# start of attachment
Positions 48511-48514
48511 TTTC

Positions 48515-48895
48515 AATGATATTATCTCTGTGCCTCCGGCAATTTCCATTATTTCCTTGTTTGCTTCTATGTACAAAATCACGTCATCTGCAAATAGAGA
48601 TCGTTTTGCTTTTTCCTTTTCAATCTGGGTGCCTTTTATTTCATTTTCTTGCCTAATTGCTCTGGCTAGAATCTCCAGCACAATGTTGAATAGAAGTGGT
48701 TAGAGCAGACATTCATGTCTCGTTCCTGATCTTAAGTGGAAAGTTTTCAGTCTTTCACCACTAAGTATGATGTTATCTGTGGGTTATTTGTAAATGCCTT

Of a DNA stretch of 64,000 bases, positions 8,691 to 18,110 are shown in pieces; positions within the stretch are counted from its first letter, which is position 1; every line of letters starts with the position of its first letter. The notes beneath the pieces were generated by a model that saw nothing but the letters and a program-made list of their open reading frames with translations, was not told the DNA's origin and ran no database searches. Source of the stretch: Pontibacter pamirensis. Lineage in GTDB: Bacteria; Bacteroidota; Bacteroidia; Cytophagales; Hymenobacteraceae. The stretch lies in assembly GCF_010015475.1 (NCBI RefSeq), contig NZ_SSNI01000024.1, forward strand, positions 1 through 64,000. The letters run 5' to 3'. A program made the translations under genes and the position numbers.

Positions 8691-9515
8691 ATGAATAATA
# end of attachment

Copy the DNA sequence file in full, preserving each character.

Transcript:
Positions 48511-48514
48511 TTTC

Positions 48515-48895
48515 AATGATATTATCTCTGTGCCTCCGGCAATTTCCATTATTTCCTTGTTTGCTTCTATGTACAAAATCACGTCATCTGCAAATAGAGA
48601 TCGTTTTGCTTTTTCCTTTTCAATCTGGGTGCCTTTTATTTCATTTTCTTGCCTAATTGCTCTGGCTAGAATCTCCAGCACAATGTTGAATAGAAGTGGT
48701 TAGAGCAGACATTCATGTCTCGTTCCTGATCTTAAGTGGAAAGTTTTCAGTCTTTCACCACTAAGTATGATGTTATCTGTGGGTTATTTGTAAATGCCTT

Of a DNA stretch of 64,000 bases, positions 8,691 to 18,110 are shown in pieces; positions within the stretch are counted from its first letter, which is position 1; every line of letters starts with the position of its first letter. The notes beneath the pieces were generated by a model that saw nothing but the letters and a program-made list of their open reading frames with translations, was not told the DNA's origin and ran no database searches. Source of the stretch: Pontibacter pamirensis. Lineage in GTDB: Bacteria; Bacteroidota; Bacteroidia; Cytophagales; Hymenobacteraceae. The stretch lies in assembly GCF_010015475.1 (NCBI RefSeq), contig NZ_SSNI01000024.1, forward strand, positions 1 through 64,000. The letters run 5' to 3'. A program made the translations under genes and the position numbers.

Positions 8691-9515
8691 ATGAATAATA